AUSTIN (KXAN) — As the world prepares for widespread rollout of vaccines, the Tokyo Olympics is working to overcome challenges that remain because of the COVID-19 pandemic.
The United Kingdom on Tuesday administered its first dose of a coronavirus vaccine made by U.S. drugmaker Pfizer and Germany’s BioNTech. The recipient was a 90-year-old woman.
Dr. Stephen Thomas, an infectious disease specialist in New York and a lead principal investigator in the Pfizer-BioNTech vaccine trial, says while vaccines aren’t yet approved in the United States, many groups agree the first people to get them will be frontline health workers, followed by those in essential jobs.
He estimates if the Pfizer-BioNTech vaccine is approved soon, the general public can expect to get access to it in third or fourth quarter of 2021. That timeline could be sped up, though, as more vaccines are approved.
He said it could be a “sticky situation” if the Olympics requires vaccines from athletes, support staff or spectators if those people don’t meet the requirements to get a vaccine in their home countries.
“As we’ve discussed before, young, healthy athletes are not at the front of the line for vaccination,” Dr. Thomas said. “Then you’ve got to start having very, kind of, sensitive ethical questions about, well, how important is, you know, how important is the Olympics compared to the people living in assisted living scenarios, older people with medical problems. And that’s getting very dicey.”
Still, Thomas said when vaccines are available, he encourages people to get them.
“I get it, you know. We normally take a long period of time to develop and to license and to make available a drug or a vaccine, especially in the United States. And, so I would just say that, yeah, I understand that when something gets developed within a year, that you may have questions or you may have concerns,” he said. “The second thing that I would say is that, unfortunately, there is a lot of noise out there as it relates to information about vaccines in particular, so I would recommend that people search a number of sources for their information and they read from a number of different sources about this vaccine.”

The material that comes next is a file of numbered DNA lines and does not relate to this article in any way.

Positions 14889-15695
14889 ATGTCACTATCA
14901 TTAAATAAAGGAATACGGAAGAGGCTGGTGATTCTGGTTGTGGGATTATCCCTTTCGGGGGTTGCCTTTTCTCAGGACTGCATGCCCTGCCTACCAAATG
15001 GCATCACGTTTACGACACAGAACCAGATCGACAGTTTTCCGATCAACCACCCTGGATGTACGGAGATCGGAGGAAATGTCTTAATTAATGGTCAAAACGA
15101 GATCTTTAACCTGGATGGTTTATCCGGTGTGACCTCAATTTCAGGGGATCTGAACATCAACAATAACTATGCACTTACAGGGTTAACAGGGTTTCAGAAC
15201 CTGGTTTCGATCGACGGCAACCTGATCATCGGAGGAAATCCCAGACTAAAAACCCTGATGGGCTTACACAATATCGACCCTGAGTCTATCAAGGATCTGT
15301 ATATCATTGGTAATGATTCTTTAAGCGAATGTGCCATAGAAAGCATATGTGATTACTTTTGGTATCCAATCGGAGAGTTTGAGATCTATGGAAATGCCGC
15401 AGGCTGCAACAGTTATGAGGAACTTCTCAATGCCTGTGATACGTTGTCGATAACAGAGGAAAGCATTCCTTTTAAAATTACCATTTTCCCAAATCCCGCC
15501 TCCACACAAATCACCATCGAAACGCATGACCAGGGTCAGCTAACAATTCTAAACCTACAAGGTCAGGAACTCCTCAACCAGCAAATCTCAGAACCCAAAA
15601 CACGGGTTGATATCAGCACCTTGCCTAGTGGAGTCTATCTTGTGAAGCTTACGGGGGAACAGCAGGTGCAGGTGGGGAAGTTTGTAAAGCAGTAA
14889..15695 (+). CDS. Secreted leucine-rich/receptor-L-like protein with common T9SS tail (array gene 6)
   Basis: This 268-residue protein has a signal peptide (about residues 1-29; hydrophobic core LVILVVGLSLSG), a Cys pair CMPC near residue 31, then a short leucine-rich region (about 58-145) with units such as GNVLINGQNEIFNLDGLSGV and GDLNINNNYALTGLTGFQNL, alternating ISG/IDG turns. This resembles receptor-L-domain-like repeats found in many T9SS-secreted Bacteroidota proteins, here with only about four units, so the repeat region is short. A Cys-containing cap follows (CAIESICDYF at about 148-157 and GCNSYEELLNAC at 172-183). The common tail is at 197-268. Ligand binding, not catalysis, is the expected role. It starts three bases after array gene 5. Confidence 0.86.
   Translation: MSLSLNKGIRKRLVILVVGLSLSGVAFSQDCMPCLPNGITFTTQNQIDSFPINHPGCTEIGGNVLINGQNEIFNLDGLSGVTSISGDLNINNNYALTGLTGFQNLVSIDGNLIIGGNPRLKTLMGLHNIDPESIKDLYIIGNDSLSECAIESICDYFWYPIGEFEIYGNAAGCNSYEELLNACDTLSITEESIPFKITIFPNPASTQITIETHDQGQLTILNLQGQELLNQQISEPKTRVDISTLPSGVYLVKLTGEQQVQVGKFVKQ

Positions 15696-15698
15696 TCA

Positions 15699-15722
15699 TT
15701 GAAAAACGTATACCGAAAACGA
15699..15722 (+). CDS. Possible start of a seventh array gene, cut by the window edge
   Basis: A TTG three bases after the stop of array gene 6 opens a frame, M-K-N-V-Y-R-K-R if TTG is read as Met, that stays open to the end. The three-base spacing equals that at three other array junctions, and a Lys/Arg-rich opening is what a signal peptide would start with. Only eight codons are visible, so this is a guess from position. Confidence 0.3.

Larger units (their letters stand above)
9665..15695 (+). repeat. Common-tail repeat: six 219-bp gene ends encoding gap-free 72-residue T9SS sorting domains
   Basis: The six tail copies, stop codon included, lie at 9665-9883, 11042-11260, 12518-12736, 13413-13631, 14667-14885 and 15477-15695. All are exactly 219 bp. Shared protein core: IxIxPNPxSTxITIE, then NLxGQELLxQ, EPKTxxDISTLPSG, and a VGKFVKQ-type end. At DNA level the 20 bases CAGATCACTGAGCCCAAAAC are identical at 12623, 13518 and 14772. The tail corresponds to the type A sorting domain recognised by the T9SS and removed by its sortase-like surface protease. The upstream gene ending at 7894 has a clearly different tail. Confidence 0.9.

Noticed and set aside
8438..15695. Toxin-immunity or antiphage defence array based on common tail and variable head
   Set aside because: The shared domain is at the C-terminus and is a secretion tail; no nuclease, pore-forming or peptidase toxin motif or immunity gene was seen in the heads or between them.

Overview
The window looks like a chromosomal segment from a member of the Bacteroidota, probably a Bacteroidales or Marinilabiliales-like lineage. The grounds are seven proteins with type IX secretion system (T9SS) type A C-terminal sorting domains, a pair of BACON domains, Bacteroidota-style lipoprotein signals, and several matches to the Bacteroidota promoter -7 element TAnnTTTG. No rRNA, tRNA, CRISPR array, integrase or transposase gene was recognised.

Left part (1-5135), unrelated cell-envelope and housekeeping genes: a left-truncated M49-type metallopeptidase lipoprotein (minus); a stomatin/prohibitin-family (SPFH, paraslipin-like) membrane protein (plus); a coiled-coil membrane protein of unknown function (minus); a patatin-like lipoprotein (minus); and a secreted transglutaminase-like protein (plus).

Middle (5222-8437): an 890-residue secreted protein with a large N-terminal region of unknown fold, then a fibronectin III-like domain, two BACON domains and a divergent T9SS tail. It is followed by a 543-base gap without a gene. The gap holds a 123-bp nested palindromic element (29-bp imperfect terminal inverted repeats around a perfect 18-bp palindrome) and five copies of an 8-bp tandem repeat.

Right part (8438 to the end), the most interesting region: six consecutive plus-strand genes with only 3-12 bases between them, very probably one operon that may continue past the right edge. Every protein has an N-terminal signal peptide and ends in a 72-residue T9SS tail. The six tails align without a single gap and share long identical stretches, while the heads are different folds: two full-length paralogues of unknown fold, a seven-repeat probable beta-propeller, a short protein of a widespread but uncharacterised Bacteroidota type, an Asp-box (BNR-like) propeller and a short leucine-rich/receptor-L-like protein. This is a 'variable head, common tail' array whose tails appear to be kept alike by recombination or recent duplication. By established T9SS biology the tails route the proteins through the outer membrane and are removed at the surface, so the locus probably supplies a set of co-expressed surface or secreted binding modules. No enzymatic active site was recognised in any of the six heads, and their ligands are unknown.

Thomas has been a vaccine developer for more than 20 years and having been involved in the COVID-19 vaccine development, he said there have been shortcuts. However, he emphasizes those shortcuts are not related to safety.
“They relate to taking financial risk. They relate to doing regulatory or administrative actions in parallel versus sequentially,” Dr. Thomas said. “There has been, you know, nothing different about how these trials are designed from a safety perspective.”
What will safety precautions look like?
Undoubtedly, the experience of the Games will be much different from years’ past, when athletes had a chance to explore the host city. Organizers have said athletes will likely be encouraged to leave Japan a day or so after their competition, and discouraged from sightseeing or holding parties in the Olympic Village.
The Opening Ceremonies will also have restrictions, the Associated Press reports. John Coates, the IOC member in charge of overseeing Tokyo preparations, said it will only involve athletes and six or fewer team officials from each of the 206 participating countries.
The International Olympic Committee has been testing numerous safety precautions, including at a friendly gymnastics meet in Japan earlier in November that involved athletes from multiple countries and some fans. Those included quarantine for athletes, coronavirus testing, mask-wearing and sterilization mists for those entering venues.
Test events test the waters
After that November meet, organizers for the Summer Olympics announced they planned to hold a series of 18 test events, starting in March, according to the Associated Press. Those events include swimming, gymnastics, diving and volleyball, and will welcome an unknown amount of fans from Japan to spectate.
Meanwhile, the Associated Press reports test events for the upcoming Olympic Winter Games in Beijing have been canceled. The International Ski Federation canceled a number of events in China meant to test some of the venues for the 2022 Games. Organizers said travel restrictions and a mandatory 14-day quarantine for those entering China led to them canceling the events.
Cost of postponing the Games
Last week, multiple news outlets in Japan reported it cost about $3 billion to postpone the Tokyo Olympics to 2021. That’s on top of the official cost of $12.6 billion. Each outlet cited similar numbers and unidentified sources close to the Games. However, the Associated Press reported Olympics organizers have not confirmed that number.
“We are in the process of assessing the additional costs associated with the postponement of the games due to COVID-19 and therefore are not able to comment on any details at this time,” Tokyo organizers said in a statement Nov. 30.